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Open letter to Chessbase, DGT and tournament organizers: store and publish chess games with time notation

Submitted byLennart Ootes onMarch 17, 2013

Everyone who ever played a serious game of chess will acknowledge the importance clock times can have during the decision making process. A chess player running out of time may play less accurate, sometimes leading to blunders - even on the highest level. That’s why clock time information is an important part of live broadcasted games: it adds essential information to the broadcasted chess game, which increases the tension (and thus interest) to the watchers of the games. 

For instance the recent played game Ivanchuk-Svidler in the 3rd round of the London Candidates: Ivanchuk ran out of time at an early stage in the game and although his position wasn't lost, he eventually lost on time. Who would recall these circumstances when reenact the game from a database that doesn’t provide clock time information? Technically it should be possible: live games are saved into a PGN-file including clock time information. However, once the games are stored in the database, the clock time information is lost. I hope this letter will encourages the chess world to store and publish clock time information in the PGN notation. 

The idea to save clock time information in a PGN-file is not new: Back in 2001, some leading companies agreed on a new standard for PGN files how to notate clock time information. There are several variations: 

The actual clock times are written as 1. d4 {[%clk 1:59:01]} Nf6 {[%clk 1:59:32]}

The time used on a move are written as 1. d4 {[%emt 0:0:59]} Nf6 {[% emt 0:0:28]} – note that the %emt-tag needs to be accompanied by the time control.

However, almost no game is stored this way in the database. It took almost 10 years before DGTs software for broadcasting live games started to save clock time information in a live-PGN with the %clk-tag.

It is a next step forward. We need to collect PGNs which includes time information, store them in database and display them in a chess game viewer.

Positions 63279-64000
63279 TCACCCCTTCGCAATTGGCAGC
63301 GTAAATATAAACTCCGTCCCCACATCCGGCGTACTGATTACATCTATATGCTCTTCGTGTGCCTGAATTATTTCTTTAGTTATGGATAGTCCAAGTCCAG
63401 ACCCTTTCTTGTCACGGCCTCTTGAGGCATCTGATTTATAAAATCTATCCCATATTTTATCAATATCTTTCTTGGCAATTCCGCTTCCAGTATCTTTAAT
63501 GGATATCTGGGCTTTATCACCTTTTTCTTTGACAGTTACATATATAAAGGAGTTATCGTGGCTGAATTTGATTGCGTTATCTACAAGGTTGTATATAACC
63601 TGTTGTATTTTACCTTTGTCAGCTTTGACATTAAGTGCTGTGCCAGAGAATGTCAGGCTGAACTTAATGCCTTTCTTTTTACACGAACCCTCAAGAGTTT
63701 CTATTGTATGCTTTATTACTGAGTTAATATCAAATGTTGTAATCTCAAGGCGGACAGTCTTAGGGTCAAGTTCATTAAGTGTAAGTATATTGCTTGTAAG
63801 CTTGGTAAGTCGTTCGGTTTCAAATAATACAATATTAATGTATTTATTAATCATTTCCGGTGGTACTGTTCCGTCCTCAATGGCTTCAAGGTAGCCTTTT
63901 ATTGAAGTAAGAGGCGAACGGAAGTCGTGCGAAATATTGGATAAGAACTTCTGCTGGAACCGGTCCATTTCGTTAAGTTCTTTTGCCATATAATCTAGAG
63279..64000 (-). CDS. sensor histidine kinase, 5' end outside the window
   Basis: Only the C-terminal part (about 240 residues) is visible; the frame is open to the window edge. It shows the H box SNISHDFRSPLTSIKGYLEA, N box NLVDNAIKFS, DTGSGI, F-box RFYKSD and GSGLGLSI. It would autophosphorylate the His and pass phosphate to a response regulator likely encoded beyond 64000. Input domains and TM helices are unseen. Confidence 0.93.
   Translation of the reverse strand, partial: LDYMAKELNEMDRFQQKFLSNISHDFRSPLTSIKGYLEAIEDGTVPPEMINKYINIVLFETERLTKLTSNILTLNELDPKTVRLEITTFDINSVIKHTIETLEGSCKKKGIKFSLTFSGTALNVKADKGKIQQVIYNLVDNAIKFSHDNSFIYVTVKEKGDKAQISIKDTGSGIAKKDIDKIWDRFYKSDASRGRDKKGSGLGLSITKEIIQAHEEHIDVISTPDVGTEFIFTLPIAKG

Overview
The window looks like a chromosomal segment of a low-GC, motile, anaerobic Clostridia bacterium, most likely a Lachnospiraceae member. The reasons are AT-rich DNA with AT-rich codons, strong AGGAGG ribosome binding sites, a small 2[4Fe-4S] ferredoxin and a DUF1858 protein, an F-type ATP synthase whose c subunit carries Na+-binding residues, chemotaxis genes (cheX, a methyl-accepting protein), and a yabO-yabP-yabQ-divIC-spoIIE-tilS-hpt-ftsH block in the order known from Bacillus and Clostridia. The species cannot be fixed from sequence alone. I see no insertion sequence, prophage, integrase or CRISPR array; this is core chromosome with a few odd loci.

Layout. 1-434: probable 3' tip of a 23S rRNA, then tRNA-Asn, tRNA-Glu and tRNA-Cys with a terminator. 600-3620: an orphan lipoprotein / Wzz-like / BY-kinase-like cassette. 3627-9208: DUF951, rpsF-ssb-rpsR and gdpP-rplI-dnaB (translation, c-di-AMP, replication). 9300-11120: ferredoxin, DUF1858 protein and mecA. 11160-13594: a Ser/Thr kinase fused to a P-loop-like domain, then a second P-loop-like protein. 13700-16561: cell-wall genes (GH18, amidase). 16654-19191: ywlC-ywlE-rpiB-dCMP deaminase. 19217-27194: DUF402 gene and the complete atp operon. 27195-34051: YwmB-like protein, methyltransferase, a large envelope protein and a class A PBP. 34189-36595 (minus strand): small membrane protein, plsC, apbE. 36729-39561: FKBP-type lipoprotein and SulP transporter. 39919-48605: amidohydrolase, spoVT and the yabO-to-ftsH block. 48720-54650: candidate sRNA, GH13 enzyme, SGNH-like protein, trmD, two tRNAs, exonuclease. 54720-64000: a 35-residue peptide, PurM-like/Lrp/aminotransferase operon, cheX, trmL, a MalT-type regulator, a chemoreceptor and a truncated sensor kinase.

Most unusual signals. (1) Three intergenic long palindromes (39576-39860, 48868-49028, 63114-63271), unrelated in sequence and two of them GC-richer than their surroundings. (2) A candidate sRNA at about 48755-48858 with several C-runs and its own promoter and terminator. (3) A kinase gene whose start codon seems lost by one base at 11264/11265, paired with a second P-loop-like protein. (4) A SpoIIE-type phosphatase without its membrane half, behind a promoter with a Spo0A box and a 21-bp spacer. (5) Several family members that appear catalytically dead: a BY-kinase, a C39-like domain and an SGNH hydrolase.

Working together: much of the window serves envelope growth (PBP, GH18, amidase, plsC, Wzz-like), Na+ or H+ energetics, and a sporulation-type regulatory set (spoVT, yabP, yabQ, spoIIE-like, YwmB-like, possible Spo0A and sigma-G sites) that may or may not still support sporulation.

However, have you ever seen a (non-live) game viewer or database program that uses time information? I haven't! That’s why I configured one myself as an example with Paolo Casaschi's PGN4web-viewer, using the %clk-tag.

Unfortunately, world-leading database program Chessbase doesn't have an option to show the clock times. Even more remarkable: after storing a live-PGN in Chessbase, the program automatically removes all clock information. 

The reason for that is quite technical: Chessbase converts the %clk-tag (written in the live-PGN) to the %emt-tag – and this only works if also the time control is added to the PGN-file. This is where the problem starts: DGT doesn't write the time control in the PGN-files of their live games. As a result, all clock time information is lost in conversion. 

Clock time information (%emt) in Chessbase 12 after a correct conversion. Note there is no clock function in Chessbase to display the clock time.

Recently, during the first round of the London Candidate, the discussion about clock time information became actual again: AGONs ChessCasting website prominently shows the clock time information during the game. But again: once the game is over the clock time information is lost. 

I hope this letter will promote the saving and publishing of chess games with clock time information. In order to archive this, I would like to propose:

  • Tournament organizers to publish the games in PGN format including clock time information on their website.
  • DGT to add a function to their software which stores the time control in the live-PGN. 
  • Chessbase (and other database companies) to collect PGN-files with clock time information and to display this information with a clock function.

About the author

Lennart Ootes, 24-years-old from the Netherlands. 
He contributed to many chess tournaments, like Tata Steel. He has knowledge and practical experiences with websites, video, photography and electronical chessboards broadcasting. 
His goal is to move chess and chess broadcasting to a higher level. 
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